New Editor Resources

From Salish Sea Wiki

Welcome to the Salish Sea Restoration Platform. We are a professional community of practice developing the only peer-to-peer open-source knowledge management platform in the Salish Sea. We provide the opportunity to contribute to and refine a shared body of information, evidence, and knowledge using a shared topical and place-based framework. This platform is user managed and actively evolving. Learn more about our Governance. We are:

  • A Map of the Salish Sea Social-Ecological System - using our five Page Types we construct a conceptual map of how Workgroups completing Efforts and leaving behind Products change Places. We describe this work conceptually using Topics.
  • An Archive of Last Resort - While some agencies have strong archives, a large volume of reports and analyses are not preserved, and some information is only available in the memories of practitioners. This platform enables us to collect materials that might otherwise be lost, and to organize and make sense of products scattered among existing large archives (including papers from the peer-reviewed scientific literature).
  • A Coordinated Classification Strategy - We work actively to develop a system of Categories that integrates with other regional actors such as the Puget Sound Partnership so that we have a common language that lets us aggregate both topical and place-based knowledge, and build our shared map.
  • Curation of Knowledge to Accelerate Recovery - this is not a inventory (which would be impossible to assemble) but a collection of resources based on the contributions of our editors. We contribute as professionals who care about the future of the Salish Sea, believe that knowledge management is a critical part of our shared work, and have learned that our existing institutions are ill equipped to do that work. This project was born of necessity, and aims to augment and amplify the work of ecosystem stewards across our bioregion.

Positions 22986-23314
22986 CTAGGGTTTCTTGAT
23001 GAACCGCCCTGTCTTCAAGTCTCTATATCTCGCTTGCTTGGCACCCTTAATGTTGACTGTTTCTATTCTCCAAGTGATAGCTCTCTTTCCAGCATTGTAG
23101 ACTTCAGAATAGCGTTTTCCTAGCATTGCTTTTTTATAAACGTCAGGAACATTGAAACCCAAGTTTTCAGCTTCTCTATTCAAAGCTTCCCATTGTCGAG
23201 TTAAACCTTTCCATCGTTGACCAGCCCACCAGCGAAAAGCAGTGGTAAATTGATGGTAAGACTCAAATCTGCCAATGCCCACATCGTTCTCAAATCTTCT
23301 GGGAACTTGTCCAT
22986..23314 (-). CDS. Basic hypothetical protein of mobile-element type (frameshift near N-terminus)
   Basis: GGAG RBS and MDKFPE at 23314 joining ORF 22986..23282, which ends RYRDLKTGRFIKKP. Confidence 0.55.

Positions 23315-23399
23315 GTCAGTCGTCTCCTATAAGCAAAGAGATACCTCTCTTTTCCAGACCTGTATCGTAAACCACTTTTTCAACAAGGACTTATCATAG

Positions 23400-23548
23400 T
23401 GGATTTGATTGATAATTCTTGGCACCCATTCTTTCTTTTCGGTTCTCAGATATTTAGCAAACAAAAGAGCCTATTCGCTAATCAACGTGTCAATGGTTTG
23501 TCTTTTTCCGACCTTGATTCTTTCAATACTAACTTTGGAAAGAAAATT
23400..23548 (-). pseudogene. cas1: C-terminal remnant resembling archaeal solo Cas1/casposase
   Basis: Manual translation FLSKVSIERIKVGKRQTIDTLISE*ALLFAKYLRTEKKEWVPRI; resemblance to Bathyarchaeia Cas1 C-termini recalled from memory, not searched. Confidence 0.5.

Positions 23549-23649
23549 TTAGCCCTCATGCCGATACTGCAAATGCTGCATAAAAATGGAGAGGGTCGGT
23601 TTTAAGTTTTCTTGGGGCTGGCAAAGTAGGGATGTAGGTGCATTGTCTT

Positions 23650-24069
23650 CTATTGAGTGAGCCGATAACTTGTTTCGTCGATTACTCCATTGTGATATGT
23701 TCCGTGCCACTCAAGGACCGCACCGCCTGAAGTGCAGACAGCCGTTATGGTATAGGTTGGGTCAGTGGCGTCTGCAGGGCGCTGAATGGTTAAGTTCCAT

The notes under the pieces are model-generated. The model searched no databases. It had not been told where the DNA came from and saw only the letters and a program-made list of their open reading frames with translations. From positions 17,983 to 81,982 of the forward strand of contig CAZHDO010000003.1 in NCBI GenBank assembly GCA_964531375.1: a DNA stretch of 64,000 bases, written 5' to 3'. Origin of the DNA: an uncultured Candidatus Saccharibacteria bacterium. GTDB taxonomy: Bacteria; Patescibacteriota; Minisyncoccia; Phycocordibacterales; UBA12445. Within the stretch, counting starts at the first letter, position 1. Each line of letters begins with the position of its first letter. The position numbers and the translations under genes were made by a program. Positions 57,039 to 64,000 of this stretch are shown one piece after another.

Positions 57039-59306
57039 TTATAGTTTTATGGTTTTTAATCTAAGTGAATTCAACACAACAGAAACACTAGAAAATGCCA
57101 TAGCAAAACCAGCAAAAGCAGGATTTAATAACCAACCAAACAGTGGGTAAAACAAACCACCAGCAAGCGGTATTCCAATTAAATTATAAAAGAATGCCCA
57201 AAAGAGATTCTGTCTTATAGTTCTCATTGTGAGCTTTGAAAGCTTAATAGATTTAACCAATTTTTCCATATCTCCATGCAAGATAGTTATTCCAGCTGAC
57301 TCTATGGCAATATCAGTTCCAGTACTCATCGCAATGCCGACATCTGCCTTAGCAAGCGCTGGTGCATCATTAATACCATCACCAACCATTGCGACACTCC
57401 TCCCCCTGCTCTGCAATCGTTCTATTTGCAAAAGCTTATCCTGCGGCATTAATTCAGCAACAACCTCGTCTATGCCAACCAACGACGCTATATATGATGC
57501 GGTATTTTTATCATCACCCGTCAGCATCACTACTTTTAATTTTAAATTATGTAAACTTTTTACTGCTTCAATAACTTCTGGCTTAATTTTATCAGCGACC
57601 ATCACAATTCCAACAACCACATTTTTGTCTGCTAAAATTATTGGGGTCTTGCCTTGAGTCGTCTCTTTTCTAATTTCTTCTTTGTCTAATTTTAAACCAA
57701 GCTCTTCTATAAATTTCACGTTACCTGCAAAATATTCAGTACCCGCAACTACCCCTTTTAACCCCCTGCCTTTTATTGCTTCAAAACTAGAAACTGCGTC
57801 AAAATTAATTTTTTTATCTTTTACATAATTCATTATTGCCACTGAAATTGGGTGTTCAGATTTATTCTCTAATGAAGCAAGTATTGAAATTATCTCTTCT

We encourage you to become a Knowledge Steward. Become familiar with our Style Guide so you can help keep pages in good order. Please adhere to our Social Contract. Once your are ready to go, please contribute in small and large ways:

  • Add Workgroups - if there is an important actor that we have not cataloged, consider adding a new workgroup page and describing their social, human, and economic capital, their purposes and the scope of their work (information often not always presented plainly on promotional webpages).
  • Showcase Important Efforts - it is useful to describe whole efforts and how they unroll over time. The piecemeal awards of Puget Sound Ecosystem Funding do not describe the arc of conservation work in a way that helps us learn. Use the wiki to describe the evolution of Landform Scale efforts.
  • Archive and Profile Important Products - If you encounter an important piece of public-domain work that might get lost, you can use this platform as an archive, or point to other Stable Public Archives. Interpret products using categories and taking notes.
  • Choose a Place To Curate - we can pick a place, and then organize information about workgroups, efforts, and products, and tell The Story of Place. This can help us become more coherent and integrated in our conservation efforts.
  • Select or Create a Topic to Curate - Social-ecological work is inherently interdisciplinary. Useful knowledge, information, and evidence is often best organized around the confluence of two to four categories. For example the Salmon Recovery page describes the intersection of Category:Salmon and Category:Restoration. Snohomish Delta describes the confluence of Category:Snohomish and Category:River Delta. Tell the story of the intersection where you work.

Please contact our Moderator on Duty if you have any questions, and if you are passionate about science-based ecosystem stewardship, please consider how you might contribute to the Development and Governance of the platform.